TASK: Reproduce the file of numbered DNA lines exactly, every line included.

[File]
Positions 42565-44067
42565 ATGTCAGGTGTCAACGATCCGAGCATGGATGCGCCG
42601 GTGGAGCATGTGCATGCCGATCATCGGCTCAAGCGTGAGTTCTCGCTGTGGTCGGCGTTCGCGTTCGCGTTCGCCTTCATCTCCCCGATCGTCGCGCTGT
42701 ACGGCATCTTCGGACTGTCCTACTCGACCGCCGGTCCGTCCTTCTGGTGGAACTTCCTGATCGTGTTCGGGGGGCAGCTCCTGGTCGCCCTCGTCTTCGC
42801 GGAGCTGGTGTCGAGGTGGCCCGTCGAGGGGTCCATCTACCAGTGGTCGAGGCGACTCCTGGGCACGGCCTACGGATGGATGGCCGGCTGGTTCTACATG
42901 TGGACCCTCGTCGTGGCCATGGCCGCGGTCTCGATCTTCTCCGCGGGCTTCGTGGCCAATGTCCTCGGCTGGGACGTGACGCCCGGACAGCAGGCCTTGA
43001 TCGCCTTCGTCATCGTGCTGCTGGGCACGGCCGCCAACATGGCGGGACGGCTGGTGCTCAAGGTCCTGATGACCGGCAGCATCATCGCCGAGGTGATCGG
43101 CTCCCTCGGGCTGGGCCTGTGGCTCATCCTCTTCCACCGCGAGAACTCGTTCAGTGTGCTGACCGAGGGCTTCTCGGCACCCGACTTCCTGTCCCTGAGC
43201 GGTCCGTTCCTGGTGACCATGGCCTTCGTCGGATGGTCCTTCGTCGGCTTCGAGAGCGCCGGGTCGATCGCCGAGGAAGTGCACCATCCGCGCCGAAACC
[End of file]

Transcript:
Positions 42565-44067
42565 ATGTCAGGTGTCAACGATCCGAGCATGGATGCGCCG
42601 GTGGAGCATGTGCATGCCGATCATCGGCTCAAGCGTGAGTTCTCGCTGTGGTCGGCGTTCGCGTTCGCGTTCGCCTTCATCTCCCCGATCGTCGCGCTGT
42701 ACGGCATCTTCGGACTGTCCTACTCGACCGCCGGTCCGTCCTTCTGGTGGAACTTCCTGATCGTGTTCGGGGGGCAGCTCCTGGTCGCCCTCGTCTTCGC
42801 GGAGCTGGTGTCGAGGTGGCCCGTCGAGGGGTCCATCTACCAGTGGTCGAGGCGACTCCTGGGCACGGCCTACGGATGGATGGCCGGCTGGTTCTACATG
42901 TGGACCCTCGTCGTGGCCATGGCCGCGGTCTCGATCTTCTCCGCGGGCTTCGTGGCCAATGTCCTCGGCTGGGACGTGACGCCCGGACAGCAGGCCTTGA
43001 TCGCCTTCGTCATCGTGCTGCTGGGCACGGCCGCCAACATGGCGGGACGGCTGGTGCTCAAGGTCCTGATGACCGGCAGCATCATCGCCGAGGTGATCGG
43101 CTCCCTCGGGCTGGGCCTGTGGCTCATCCTCTTCCACCGCGAGAACTCGTTCAGTGTGCTGACCGAGGGCTTCTCGGCACCCGACTTCCTGTCCCTGAGC
43201 GGTCCGTTCCTGGTGACCATGGCCTTCGTCGGATGGTCCTTCGTCGGCTTCGAGAGCGCCGGGTCGATCGCCGAGGAAGTGCACCATCCGCGCCGAAACC